The court held that reasonableness, not individualized suspicion, is the touchstone of the Fourth Amendment.[9] It has been proposed that Fourth Amendment rights be extended to probationers and parolees, but such proposals have not gained traction.[10] There is not much that remains of the Fourth Amendment rights of probationers after waiving their right to be free from unreasonable searches and seizures.[11] An essay called "They Released Me from My Cage...But They Still Keep Me Handcuffed" was written in response to the Samson decision.[12]

It has been argued that the requirement that a police officer must have individualized suspicion before searching a parolee's person and home was long considered a foundational element of the Court's analysis of Fourth Amendment questions and that abandoning it in the name of crime prevention represents an unprecedented blow to individual liberties.[13]

Use of trained drug dogs[edit]

Officer training a drug dog

In the United States, use of a trained dog to smell for narcotics has been ruled in several court cases as sufficient probable cause. A K-9 Sniff in a public area is not a search according to the Supreme Court’s ruling in 1983 United States v. Place. In this particular case, Place was in the New York Airport, and DEA agents took his luggage, even though he refused to have his bag searched. His luggage smelled of drugs, and the trained dog alerted the agents to this. Dogs alerting their officers provides enough probable cause for the officer to obtain a warrant. The DEA then procured a warrant and found a sizable amount of drugs in Place’s luggage. It was not considered a search until after the warrant because a trained dog can sniff out the smell of narcotics, without having to open and look through the luggage.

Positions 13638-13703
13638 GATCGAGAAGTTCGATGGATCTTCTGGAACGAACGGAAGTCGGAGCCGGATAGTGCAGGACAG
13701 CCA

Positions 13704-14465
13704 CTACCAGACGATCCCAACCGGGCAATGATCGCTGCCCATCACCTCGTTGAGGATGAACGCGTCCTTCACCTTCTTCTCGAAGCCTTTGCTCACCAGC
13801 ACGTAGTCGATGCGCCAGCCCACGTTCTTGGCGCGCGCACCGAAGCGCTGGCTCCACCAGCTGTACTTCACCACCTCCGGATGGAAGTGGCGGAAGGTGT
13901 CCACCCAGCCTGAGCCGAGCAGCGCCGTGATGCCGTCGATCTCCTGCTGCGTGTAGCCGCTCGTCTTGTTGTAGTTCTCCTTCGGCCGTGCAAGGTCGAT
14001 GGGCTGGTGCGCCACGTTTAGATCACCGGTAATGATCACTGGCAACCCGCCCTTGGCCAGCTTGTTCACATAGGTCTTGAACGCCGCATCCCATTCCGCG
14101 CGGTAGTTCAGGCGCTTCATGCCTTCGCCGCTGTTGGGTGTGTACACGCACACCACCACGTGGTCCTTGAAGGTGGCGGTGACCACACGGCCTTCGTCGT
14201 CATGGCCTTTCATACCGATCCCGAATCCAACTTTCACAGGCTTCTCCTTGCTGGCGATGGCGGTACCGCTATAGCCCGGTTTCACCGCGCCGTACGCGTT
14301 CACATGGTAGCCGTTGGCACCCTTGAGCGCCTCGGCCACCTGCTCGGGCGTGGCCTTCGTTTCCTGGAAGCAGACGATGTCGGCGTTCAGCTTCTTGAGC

The power of probable cause by K-9 units smelling for drugs is not limited to just airports, but even in public parking lots, high crime neighborhood streets, mail, visitors in prisons, traffic stops, schools, etc. If there is an incident where the dog alerts its officer, the probable cause from the dog is considered enough to conduct a search, as long as one of the exceptions to a warrant are present, such as plain view, incident to arrest, automobile, exigency, or with a stop and frisk. During a traffic stop and checkpoint, it is legal for police to allow a drug dog to sniff the exterior of the car. This is legal as long as it does not cause the traffic stop to be any longer than it would have been without the dog. If the dog finds a scent, it is again a substitute for probable cause.[14]